Hematological and serum biochemical reference intervals are essential laboratory variables for optimal diagnostic purposes. The present study was delineated to provide an insight into the hemato-biochemical alterations as well as the measurement of selected acute phase proteins in buffaloes showing some digestive disorders. The present study included 40 native breed water buffalo showing various symptoms of digestive troubles. Based on competent case history, clinical and laboratory findings, the diseased buffaloes were allocated into four equal sized groups, namely stomatitis, acute traumatic reticuloperitonitis (TRP), acute rumen impaction, and enteritis. Ten apparently healthy buffaloes were randomly selected from the same animal population and considered as control group. Blood samples were drawn from all investigated animals for hematologic examination and measurements of a panel of serum biochemical variables. All diseased buffaloes showed statistically significant high values of total leucocytes (P ≤ 0.05) with significantly low values of total erythrocytes and hemoglobin concentration compared with controls (P ≤ 0.05). Serum magnesium, sodium, and iron showed a statistically (P ≤ 0.05) lower values in all studied buffaloes than those of controls; while serum calcium levels were significantly decreased (P ≤ 0.05) in buffaloes showing stomatitis and those with TRP compared with controls. Serum hepatic enzyme activities beside serum haptoglobin and C-reactive protein were significantly (P ≤ 0.05) higher in all diseased buffaloes than those of controls. The results herein concluded that diseased buffalo were associated with marked hematological and elemental alterations besides a distinct inflammatory reaction. Further studies are needed to explore the potential ameliorative value of using supplementary agents to help mitigate the associated biochemical and inflammatory reactions in buffaloes exhibiting digestive disorders.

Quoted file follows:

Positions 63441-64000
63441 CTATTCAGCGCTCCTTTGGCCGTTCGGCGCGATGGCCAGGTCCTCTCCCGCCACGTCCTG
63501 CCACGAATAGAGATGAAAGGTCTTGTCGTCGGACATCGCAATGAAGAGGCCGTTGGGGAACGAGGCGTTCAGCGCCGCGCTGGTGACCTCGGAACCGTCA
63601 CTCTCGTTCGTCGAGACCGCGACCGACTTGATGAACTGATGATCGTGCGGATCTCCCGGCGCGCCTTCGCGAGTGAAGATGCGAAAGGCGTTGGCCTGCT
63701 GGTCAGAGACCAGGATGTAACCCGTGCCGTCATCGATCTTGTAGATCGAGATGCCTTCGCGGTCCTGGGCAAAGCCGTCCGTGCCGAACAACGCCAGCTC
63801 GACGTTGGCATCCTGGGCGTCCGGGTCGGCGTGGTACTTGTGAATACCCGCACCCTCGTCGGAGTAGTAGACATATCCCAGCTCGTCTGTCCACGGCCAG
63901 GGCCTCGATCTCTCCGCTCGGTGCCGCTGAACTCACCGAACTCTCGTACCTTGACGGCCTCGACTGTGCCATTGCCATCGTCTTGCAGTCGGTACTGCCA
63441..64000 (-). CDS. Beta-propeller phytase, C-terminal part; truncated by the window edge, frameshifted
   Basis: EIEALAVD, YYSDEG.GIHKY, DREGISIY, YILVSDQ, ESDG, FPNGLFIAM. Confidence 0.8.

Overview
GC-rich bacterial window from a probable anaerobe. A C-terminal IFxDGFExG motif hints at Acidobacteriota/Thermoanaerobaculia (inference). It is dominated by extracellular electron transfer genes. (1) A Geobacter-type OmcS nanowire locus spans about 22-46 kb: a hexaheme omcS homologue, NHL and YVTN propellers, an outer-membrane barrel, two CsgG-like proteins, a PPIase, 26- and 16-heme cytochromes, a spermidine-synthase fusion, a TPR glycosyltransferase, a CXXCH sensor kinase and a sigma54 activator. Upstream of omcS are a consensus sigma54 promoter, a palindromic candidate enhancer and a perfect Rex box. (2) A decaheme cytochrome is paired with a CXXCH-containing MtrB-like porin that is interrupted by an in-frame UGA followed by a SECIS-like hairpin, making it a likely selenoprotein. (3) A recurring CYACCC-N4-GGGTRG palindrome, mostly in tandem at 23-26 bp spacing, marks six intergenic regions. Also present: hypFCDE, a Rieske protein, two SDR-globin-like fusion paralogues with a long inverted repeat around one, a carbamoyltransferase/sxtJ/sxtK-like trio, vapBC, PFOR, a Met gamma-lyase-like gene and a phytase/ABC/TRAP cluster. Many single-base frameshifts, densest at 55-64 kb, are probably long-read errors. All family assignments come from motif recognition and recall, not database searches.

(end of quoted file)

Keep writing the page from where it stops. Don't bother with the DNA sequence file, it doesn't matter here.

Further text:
Comparative Clinical Pathology – Springer Journals
Published: May 10, 2017
It’s your single place to instantly
discover and read the research
that matters to you.
Enjoy affordable access to
over 18 million articles from more than
15,000 peer-reviewed journals.
All for just $49/month
Query the DeepDyve database, plus search all of PubMed and Google Scholar seamlessly
Save any article or search result from DeepDyve, PubMed, and Google Scholar... all in one place.
All the latest content is available, no embargo periods.
“Whoa! It’s like Spotify but for academic articles.”@Phil_Robichaud